Those are facts: boys exhibit more learning disabilities, men are more likely to commit violent crimes. Why? The APA argues (and backs up with literature citations) that one source of conflict in the lives of boys and men is the social constraints we place on them — that we socialize boys to belittle education and to deal with conflict with violence. Peterson knows this is true; he’s bragged about wanting to beat people up. These are also real problems that, if you are genuinely concerned with the welfare of boys and men, you ought to want to address.

So what is Peterson objecting to? He wants to insist that the nature of boys is instinctively aggressive.

First, there is no scientific evidence that aggression, per se, is learned. Like fear, pain, hunger and thirst, rage is instinctual. The biological evidence for this is crystal clear and unshakeable.

Whoa. It is definitely true that anger has biological correlates — sure, take blood samples from people in fights, their adrenaline is way up, as is their blood pressure, etc. I don’t even know what he means by “instinctual”, but he seems to think it implies a response that is ungovernable by reason. But that isn’t true! If someone steps on your foot, do you instantly ball up your fists and punch them in the face, in the same way that you’d pull your hand back from a hot stove? You might “instinctively” feel anger or distress, but normal men and women don’t respond automatically with aggression…and you probably also cool quickly if the offender expresses remorse and an apology. You know, those learned responses we have to help diminish aggressive reactions, so we don’t end up in jail or in a bloody melee. I think it’s crystal clear that most of us have social and psychological mechanisms for reducing violent responses, which is a good thing to encourage.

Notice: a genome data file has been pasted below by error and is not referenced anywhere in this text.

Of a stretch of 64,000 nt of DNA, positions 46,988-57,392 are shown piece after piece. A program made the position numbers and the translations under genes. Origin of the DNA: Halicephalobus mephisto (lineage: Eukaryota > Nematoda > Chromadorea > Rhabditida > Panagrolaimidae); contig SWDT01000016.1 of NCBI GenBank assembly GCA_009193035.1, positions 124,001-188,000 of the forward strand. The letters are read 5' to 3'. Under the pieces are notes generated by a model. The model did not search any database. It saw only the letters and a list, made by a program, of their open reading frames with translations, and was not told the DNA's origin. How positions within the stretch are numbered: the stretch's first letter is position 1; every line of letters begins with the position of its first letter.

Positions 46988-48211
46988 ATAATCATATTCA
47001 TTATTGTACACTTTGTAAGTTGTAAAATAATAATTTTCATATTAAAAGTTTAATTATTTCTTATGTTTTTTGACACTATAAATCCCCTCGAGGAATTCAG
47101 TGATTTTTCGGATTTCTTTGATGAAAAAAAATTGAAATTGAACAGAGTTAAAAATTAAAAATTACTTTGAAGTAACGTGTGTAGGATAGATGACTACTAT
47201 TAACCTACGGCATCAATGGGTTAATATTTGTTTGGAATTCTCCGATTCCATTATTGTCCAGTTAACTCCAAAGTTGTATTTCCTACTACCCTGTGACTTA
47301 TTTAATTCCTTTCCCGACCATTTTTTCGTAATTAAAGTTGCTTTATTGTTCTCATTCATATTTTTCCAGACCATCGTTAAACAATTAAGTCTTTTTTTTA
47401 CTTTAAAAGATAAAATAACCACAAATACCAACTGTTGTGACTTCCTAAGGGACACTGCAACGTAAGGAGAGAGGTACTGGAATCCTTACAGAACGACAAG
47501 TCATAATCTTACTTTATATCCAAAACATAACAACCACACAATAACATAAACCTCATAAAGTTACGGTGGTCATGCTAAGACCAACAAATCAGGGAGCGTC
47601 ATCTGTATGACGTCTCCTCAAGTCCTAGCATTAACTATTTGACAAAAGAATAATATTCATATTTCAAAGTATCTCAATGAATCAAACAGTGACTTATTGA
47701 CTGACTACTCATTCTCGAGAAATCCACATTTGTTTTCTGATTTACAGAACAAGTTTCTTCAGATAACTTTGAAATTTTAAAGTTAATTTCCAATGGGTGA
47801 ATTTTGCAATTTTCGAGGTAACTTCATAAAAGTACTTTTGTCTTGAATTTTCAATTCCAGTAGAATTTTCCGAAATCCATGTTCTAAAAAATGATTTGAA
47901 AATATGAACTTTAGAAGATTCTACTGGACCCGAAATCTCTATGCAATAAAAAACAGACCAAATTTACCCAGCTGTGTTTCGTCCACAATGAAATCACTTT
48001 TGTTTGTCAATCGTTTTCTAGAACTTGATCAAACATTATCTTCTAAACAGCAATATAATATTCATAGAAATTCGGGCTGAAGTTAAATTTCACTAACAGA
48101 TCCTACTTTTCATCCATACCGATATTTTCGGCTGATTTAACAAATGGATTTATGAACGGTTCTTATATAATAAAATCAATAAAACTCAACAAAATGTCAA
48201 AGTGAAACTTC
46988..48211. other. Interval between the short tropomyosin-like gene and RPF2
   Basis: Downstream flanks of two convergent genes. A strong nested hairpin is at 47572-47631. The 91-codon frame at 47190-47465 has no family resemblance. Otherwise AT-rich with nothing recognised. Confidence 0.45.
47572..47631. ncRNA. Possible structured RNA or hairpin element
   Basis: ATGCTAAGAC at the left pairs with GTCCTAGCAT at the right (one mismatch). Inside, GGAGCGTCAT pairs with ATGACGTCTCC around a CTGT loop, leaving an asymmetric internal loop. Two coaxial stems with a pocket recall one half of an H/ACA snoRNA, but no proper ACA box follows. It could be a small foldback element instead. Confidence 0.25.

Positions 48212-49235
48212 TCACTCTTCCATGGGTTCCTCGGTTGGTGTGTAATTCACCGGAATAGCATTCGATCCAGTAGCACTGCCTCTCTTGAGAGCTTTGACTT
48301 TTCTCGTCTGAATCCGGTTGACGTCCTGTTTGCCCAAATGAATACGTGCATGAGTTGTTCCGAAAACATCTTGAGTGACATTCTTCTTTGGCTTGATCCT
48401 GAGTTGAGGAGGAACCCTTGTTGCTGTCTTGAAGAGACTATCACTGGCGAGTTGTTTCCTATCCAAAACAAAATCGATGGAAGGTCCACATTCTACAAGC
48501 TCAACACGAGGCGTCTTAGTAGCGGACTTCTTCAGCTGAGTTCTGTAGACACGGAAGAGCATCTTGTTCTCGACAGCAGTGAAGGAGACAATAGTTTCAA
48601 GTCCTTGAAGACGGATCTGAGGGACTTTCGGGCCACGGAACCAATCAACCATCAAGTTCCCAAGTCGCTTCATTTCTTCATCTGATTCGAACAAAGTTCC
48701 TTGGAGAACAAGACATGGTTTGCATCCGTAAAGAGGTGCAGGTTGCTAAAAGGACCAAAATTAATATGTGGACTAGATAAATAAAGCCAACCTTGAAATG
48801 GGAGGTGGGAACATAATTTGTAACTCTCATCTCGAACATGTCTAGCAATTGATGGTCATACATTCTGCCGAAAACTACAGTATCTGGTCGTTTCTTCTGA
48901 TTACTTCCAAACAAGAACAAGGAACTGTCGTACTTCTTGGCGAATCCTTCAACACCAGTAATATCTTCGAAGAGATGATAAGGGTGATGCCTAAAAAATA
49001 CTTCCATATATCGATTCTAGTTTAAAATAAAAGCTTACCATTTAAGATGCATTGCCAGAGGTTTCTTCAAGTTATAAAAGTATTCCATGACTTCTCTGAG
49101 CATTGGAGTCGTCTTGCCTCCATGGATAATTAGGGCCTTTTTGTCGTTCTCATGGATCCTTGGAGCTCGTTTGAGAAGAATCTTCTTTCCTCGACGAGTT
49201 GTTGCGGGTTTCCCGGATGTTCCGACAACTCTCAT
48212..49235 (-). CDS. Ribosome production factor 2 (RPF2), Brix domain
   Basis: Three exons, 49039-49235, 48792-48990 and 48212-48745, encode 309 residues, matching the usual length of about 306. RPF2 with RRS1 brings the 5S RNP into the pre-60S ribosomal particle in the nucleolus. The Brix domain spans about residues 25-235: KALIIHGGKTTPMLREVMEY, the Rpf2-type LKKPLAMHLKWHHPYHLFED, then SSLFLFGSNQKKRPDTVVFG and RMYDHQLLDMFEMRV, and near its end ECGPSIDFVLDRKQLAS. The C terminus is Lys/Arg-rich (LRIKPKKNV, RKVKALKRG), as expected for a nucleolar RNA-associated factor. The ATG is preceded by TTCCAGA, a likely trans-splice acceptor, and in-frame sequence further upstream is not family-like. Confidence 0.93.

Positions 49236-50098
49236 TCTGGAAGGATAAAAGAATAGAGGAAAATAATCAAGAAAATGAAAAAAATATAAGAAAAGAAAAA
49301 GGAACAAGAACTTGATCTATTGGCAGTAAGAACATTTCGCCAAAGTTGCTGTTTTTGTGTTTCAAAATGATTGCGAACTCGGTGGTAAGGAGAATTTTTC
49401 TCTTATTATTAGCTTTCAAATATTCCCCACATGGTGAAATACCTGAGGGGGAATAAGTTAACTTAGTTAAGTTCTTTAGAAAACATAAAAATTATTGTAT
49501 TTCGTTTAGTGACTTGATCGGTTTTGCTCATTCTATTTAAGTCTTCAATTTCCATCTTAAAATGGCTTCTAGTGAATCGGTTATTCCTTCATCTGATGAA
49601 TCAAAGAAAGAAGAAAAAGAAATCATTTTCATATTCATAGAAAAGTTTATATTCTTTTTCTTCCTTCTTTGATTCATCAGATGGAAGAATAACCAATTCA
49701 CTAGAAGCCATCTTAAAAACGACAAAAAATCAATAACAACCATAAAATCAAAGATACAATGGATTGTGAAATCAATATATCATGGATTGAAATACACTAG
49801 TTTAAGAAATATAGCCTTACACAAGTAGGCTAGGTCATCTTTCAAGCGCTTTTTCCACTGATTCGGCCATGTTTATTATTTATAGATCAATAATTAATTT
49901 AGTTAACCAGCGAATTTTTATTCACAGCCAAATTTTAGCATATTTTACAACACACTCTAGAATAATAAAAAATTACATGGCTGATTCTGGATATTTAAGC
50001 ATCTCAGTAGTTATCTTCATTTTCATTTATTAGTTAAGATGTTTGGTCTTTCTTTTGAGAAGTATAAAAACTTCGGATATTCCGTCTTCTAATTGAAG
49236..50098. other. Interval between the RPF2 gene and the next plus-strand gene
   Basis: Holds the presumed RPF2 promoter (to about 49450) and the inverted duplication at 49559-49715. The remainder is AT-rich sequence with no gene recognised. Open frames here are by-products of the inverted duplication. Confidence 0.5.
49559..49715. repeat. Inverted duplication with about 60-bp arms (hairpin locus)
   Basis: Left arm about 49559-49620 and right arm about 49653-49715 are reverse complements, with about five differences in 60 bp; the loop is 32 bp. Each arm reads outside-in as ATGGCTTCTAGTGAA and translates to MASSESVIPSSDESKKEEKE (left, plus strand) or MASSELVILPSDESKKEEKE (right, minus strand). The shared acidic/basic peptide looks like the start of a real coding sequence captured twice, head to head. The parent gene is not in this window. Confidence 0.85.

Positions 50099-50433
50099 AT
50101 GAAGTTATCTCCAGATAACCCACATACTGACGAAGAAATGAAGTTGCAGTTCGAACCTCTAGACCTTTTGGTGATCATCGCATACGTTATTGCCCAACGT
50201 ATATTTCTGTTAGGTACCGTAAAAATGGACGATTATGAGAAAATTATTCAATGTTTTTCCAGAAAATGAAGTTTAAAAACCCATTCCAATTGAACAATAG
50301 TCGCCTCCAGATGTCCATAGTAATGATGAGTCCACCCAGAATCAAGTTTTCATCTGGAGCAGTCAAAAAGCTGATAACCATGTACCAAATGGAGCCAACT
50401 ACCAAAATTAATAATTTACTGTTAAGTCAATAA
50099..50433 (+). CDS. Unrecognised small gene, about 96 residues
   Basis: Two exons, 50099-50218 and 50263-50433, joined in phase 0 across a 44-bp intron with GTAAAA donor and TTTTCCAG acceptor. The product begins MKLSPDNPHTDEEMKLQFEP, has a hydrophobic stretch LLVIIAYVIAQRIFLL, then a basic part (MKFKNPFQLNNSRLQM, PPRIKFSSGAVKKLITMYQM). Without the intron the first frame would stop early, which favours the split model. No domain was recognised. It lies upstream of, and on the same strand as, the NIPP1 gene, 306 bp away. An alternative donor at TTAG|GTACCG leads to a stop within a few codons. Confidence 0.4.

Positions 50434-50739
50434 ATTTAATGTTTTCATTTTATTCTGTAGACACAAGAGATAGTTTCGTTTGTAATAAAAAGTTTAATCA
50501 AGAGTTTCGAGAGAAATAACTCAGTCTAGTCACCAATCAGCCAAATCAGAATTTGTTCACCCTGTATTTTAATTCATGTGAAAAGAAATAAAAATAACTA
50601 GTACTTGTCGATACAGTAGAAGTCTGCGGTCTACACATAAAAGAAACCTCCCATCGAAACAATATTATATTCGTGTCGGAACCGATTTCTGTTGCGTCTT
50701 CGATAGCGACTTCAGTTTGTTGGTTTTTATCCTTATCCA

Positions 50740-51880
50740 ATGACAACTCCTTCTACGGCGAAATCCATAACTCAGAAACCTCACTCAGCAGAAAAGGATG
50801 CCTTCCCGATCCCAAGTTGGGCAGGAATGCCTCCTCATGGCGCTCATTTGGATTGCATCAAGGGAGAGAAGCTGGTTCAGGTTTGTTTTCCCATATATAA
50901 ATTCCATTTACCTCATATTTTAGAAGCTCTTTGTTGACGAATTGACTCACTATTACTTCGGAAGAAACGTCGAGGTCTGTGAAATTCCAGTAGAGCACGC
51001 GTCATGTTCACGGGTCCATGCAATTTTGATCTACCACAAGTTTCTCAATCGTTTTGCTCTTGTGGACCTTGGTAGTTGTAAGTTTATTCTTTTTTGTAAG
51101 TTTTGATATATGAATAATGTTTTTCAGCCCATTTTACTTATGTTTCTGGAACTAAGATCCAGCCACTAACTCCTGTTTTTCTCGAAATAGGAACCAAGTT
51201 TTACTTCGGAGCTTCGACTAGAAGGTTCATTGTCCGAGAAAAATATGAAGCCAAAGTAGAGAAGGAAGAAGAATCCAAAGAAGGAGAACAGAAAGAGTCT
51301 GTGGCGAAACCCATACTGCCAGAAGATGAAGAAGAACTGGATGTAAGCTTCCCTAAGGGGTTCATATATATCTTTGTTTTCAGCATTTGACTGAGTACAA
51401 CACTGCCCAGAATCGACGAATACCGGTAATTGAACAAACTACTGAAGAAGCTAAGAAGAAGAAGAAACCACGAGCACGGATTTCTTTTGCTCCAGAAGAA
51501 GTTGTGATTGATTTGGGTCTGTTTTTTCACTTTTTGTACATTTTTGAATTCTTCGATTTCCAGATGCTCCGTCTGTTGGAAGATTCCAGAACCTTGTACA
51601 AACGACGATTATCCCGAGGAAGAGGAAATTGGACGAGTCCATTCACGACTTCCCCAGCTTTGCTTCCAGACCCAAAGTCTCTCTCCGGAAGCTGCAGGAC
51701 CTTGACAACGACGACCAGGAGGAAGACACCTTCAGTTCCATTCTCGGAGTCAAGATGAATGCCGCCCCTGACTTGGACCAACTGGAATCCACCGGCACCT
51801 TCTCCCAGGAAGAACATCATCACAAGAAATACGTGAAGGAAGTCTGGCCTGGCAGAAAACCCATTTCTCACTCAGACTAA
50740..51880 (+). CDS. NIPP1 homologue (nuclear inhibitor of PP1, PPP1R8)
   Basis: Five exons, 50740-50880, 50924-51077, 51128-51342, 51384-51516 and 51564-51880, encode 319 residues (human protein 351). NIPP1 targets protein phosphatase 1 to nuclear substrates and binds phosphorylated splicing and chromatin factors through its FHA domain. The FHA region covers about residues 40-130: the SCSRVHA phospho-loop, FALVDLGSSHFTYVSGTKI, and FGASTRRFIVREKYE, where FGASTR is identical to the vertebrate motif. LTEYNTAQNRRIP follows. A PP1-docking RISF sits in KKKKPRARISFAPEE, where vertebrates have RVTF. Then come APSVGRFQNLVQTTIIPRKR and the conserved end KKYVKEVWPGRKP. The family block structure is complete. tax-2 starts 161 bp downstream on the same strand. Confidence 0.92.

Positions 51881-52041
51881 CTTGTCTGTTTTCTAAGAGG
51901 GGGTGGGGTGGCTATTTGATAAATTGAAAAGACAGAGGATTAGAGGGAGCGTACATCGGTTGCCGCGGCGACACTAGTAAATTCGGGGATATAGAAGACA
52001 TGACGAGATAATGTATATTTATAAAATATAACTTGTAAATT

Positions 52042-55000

But let’s play Peterson’s game. Let’s give him the idea that males are naturally, biologically, fixedly aggressive, and that you can’t unlearn it. Then where’s the harm in raising them in an environment that encourages peaceful resolution of conflicts and teaches alternative methods for cooperating? If he’s right, it won’t make a bit of difference, that boys will be battering each other and assaulting the girls, and he and his culties will be standing smugly aside giving the thumbs up to all the helter-skelter viciousness. Boys will be boys, you know, and if the APA wants to try and civilize the little thugs it won’t change a thing.

But Peterson wants to also argue that better behavior can be taught — it’s just that the only way to do that is via traditional masculinity, taught by men, and that the real problem is all those fatherless families where the boys are being let down by their mothers.

So the idea that aggression is learned is not only wrong, it’s backward. Aggression is easy. Civilized behaviour is difficult. It is the integration of aggression that is learned. And it is primarily men who teach it, particularly to aggressive boys.